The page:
Cell Cultures, Transfections, and Luciferase Reporter Assays

Human 293T, HCT116, and SW480 cell lines were cultured in DMEM supplemented with 10% fetal calf serum. Transfection was performed by using FuGene (Roche Diagnostics, Mannheim, Germany) or calcium phosphate precipitation method (Chen and Okayama, 1987 blue right-pointing triangle). TCF luciferase assays were performed as described previously (Golan et al., 2004 blue right-pointing triangle). Briefly, cells growing in six-well dishes were transfected at 60–70% confluence with 1 μg of TCF/Luc reporter, En-1, or empty vector (1 mg or as otherwise indicated in text or figure legends) and 0.1 μg of pCMV/β-galactosidase (β-Gal) plasmid (Invitrogen, Carlsbad, CA), used to evaluate the efficiency of transfection. Total amount of DNA was adjusted for equal amounts with empty vector. Forty-eight hours after transfection, the luciferase levels were measured by using the Luciferase Reporter Gene Assay kit (Roche Diagnostics) as described previously (Gazit et al., 1999 blue right-pointing triangle). Luciferase activities were normalized for transfection efficiency by β-Gal activity measured by the β-Gal enzyme-linked immunosorbent assay kit (Roche Diagnostics). When luciferase reporter assays were conducted in SW480 cells, 0.5 μg of Renilla luciferase reporter (Promega, Madison, WI) was used to assess transfection efficiency. Luciferase levels were measured using the dual luciferase assay kit (Promega), and the firefly luciferase activity was normalized to Renilla luciferase activity. Data are presented as mean values and standard deviations for at least three independent experiments done in duplicate, compared with the level of luciferase activity obtained in the presence of empty vector presented as 1. SW480 cells, stably expressing si-En1, were prepared by cotransfection of si-En-1 or empty pSUPER and a puromycin resistant gene-expressing vector (in a 10:1 ratio) followed by selection in the presence of 1.5 mg/ml puromycin (Calbiochem).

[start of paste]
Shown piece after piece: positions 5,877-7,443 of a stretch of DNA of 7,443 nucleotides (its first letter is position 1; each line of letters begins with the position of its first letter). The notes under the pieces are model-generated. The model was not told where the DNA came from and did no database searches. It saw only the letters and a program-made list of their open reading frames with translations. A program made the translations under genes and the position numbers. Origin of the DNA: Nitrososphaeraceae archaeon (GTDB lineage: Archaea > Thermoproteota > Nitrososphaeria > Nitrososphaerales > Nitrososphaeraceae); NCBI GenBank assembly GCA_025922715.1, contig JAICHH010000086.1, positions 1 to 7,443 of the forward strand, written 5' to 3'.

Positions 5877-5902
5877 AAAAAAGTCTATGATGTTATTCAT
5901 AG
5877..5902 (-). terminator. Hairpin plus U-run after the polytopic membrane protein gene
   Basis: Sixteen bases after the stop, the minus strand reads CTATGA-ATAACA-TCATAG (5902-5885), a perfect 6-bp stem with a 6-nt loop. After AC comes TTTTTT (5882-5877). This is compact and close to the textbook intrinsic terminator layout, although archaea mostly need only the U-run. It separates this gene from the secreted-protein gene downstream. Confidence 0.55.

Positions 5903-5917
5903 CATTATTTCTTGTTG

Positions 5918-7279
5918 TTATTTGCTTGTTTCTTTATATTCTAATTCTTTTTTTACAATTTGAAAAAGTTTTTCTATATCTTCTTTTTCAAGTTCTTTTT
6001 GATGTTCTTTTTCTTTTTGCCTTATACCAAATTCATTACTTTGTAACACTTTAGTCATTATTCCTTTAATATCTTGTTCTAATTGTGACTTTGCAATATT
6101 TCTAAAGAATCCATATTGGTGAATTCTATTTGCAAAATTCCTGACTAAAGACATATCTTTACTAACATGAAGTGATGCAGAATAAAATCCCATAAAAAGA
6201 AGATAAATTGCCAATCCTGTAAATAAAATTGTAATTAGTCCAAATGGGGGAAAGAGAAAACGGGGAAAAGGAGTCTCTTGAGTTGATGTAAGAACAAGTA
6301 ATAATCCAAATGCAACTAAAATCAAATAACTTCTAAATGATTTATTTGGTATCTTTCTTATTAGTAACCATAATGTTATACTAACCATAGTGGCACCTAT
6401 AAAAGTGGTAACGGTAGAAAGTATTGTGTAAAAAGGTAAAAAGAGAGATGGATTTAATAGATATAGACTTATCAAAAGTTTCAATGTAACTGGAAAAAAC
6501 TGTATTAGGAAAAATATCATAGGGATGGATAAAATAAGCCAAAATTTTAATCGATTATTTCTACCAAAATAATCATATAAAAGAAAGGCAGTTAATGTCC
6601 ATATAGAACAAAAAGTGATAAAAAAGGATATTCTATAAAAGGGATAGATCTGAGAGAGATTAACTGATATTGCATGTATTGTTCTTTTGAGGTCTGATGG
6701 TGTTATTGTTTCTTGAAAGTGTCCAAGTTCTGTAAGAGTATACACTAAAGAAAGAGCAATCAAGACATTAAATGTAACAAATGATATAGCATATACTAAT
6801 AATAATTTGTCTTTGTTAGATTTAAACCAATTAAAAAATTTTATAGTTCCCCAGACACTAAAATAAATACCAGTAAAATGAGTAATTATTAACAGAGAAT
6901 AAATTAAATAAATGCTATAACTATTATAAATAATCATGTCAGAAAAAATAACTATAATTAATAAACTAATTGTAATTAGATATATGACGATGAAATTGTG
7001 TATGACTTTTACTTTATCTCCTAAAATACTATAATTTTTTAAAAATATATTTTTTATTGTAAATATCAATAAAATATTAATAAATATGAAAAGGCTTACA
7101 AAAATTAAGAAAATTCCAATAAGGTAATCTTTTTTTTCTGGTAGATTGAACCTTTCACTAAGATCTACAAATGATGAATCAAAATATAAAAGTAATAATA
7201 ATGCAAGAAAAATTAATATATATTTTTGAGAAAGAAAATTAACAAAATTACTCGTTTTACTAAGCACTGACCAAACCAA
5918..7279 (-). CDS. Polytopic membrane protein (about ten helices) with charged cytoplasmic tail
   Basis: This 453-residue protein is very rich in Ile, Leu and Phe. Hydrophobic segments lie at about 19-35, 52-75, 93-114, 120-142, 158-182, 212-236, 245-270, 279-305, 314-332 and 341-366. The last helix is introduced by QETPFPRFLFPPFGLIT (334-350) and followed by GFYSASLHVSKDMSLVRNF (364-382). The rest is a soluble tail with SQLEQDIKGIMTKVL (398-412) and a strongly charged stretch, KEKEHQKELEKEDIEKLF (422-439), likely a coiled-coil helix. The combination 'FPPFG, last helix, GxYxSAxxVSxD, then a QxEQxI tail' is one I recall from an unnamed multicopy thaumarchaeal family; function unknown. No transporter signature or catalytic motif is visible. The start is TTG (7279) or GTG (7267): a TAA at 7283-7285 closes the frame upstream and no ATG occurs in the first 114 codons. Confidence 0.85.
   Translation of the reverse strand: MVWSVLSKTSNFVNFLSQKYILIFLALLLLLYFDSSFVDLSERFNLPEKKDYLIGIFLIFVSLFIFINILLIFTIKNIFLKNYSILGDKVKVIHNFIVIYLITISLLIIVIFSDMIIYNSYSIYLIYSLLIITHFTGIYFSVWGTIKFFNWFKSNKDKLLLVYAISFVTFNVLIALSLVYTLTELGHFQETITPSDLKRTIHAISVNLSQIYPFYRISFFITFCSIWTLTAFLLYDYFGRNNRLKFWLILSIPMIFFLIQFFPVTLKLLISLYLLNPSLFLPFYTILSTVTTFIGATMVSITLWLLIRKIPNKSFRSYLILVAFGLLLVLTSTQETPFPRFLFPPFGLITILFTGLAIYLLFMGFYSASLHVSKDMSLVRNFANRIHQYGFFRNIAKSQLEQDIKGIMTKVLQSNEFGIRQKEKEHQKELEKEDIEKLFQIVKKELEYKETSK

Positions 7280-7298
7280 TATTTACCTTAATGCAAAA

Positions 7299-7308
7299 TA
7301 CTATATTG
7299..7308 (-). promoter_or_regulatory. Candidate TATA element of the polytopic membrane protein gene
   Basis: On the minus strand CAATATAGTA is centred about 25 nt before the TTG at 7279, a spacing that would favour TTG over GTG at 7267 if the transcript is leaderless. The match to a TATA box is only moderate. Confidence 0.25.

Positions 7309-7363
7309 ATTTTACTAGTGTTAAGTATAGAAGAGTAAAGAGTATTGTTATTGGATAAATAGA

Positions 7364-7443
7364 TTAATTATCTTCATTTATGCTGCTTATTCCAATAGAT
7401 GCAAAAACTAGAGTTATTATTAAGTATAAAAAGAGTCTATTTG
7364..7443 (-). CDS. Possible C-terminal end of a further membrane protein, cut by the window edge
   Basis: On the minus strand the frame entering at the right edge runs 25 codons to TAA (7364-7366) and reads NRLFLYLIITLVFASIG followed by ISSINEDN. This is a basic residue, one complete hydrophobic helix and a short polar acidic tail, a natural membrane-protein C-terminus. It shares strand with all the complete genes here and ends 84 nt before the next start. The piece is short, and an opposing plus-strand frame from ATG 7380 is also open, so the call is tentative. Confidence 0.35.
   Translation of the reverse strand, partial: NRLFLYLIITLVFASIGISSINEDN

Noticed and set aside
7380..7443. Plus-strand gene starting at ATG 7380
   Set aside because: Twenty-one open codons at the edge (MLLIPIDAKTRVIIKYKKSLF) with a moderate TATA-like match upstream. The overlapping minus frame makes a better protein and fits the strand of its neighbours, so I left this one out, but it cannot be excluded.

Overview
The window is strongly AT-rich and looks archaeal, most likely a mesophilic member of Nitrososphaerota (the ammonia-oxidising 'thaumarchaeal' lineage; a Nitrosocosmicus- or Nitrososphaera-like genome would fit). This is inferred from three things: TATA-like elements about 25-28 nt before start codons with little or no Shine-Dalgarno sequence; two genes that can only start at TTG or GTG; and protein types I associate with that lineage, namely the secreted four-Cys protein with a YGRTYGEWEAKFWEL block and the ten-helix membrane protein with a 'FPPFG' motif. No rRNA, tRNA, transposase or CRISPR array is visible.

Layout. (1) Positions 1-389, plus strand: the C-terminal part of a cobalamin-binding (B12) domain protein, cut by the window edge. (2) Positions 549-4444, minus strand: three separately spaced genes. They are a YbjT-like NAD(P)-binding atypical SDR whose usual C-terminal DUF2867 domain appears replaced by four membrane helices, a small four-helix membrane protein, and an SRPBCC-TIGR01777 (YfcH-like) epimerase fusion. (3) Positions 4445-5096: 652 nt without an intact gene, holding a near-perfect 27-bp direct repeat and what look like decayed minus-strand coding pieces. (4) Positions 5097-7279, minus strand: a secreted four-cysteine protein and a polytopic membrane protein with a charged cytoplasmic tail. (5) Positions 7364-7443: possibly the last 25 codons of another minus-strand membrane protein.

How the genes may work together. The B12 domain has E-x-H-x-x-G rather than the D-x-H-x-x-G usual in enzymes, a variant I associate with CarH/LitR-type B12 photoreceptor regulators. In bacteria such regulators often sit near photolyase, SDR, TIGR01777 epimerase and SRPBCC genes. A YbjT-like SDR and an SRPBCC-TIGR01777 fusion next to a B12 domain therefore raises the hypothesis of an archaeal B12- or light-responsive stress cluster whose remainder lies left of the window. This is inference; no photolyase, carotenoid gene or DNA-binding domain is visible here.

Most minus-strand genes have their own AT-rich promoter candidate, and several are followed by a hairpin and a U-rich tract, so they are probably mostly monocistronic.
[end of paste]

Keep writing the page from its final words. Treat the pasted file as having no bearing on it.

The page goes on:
Northern Analysis

Total RNA was extracted using the TRI Reagent isolation solution (Molecular Research Center, Cincinnati, OH) according to the manufacturer's instructions. RNA (20 μg) was resolved on 1.2% agarose gel containing 6% formaldehyde and transferred to nylon membrane (Hybond-N; GE Healthcare, Little Chalfont, Buckinghamshire, United Kingdom). The membrane was prehybridized in hybridization solution (50% formamide, 5× standard saline citrate [SSC], 4× Denhardt's solution, 0.5% SDS, and 0.1 mg/ml salmon sperm DNA) for 4 h at 42°C. The hybridization was performed at 42°C using β-catenin and glyceraldelyde-3-phosphate dehydrogenase (GAPDH) probes that were generated by PCR in the presence of [32P]dCTP. Membranes were washed twice at 25°C in 2× SSC/0.1% SDS for 20 min and twice at 50°C in 0.1× SSC 0.1% SDS for 30 min and then subjected to autoradiography.

Immunoprecipitation and Western Blot Analysis

Total cell lysates were prepared by solubilization in lysing buffer (150 mM NaCl, 50 mM Tris, pH 7.5, and 0.2% NP-40). After sodium dodecyl sulfate-polyacrylamide gel electrophoresis (SDS-PAGE), proteins were transferred to nitrocellulose membranes, blocked with 5% low fat milk, and the filters were incubated with the respective antibodies. Membranes were washed in 0.001% Tween 20 in phosphate-buffered saline and incubated for 45 min with a secondary antibody. After washing in Tween/phosphate-buffered saline, membranes were subjected to enhanced chemiluminescence detection analysis (GE Healthcare), using horseradish peroxidase-conjugated secondary antibodies (Santa Cruz Biotechnology, Santa Cruz, CA). For coimmunoprecipitation analysis, cells were solubilized in lysing buffer (see above), and extracts were clarified by centrifugation at 12,000 × g for 30 min at 4°C. Four milligrams of total cell lysates was incubated with the specific antibody for 18 h at 4°C and then incubated, with rotation, with protein A beads for 2 h at 4°C. Beads were collected by centrifugation, washed three times in lysing buffer, dissolved in Laemmli buffer, and analyzed by SDS-PAGE, followed by detection with the respective antibody. Anti-β-catenin, anti-Myc, anti β-actin, and anti-HA polyclonal antibodies as well as anti-goat, -rabbit, and-mouse IgG horseradish peroxidase-conjugated secondary antibodies, were obtained from Santa Cruz Biotechnology. Rat monoclonal anti-HA antibody was obtained from Roche Diagnostics. Anti-FLAG M2 monoclonal antibody and anti-FLAG M2-agarose affinity gel were purchased from Sigma-Aldrich.

Immunofluorescence Staining

Forty-eight hours after transfection, cells were fixed and permeabilized with methanol/acetone. Cells were treated for 1 h with anti-β-catenin monoclonal antibodies or anti-HA antibodies (Santa Cruz Biotechnology) and then washed and exposed for 1 h to fluorescein isothiocyanate (FITC)-conjugated anti-mouse (Jackson ImmunoResearch Laboratories, West Grove, PA) or rhodamine red anti-rabbit antibody (Jackson ImmunoResearch Laboratories), respectively. Slides were analyzed by confocal microscopy.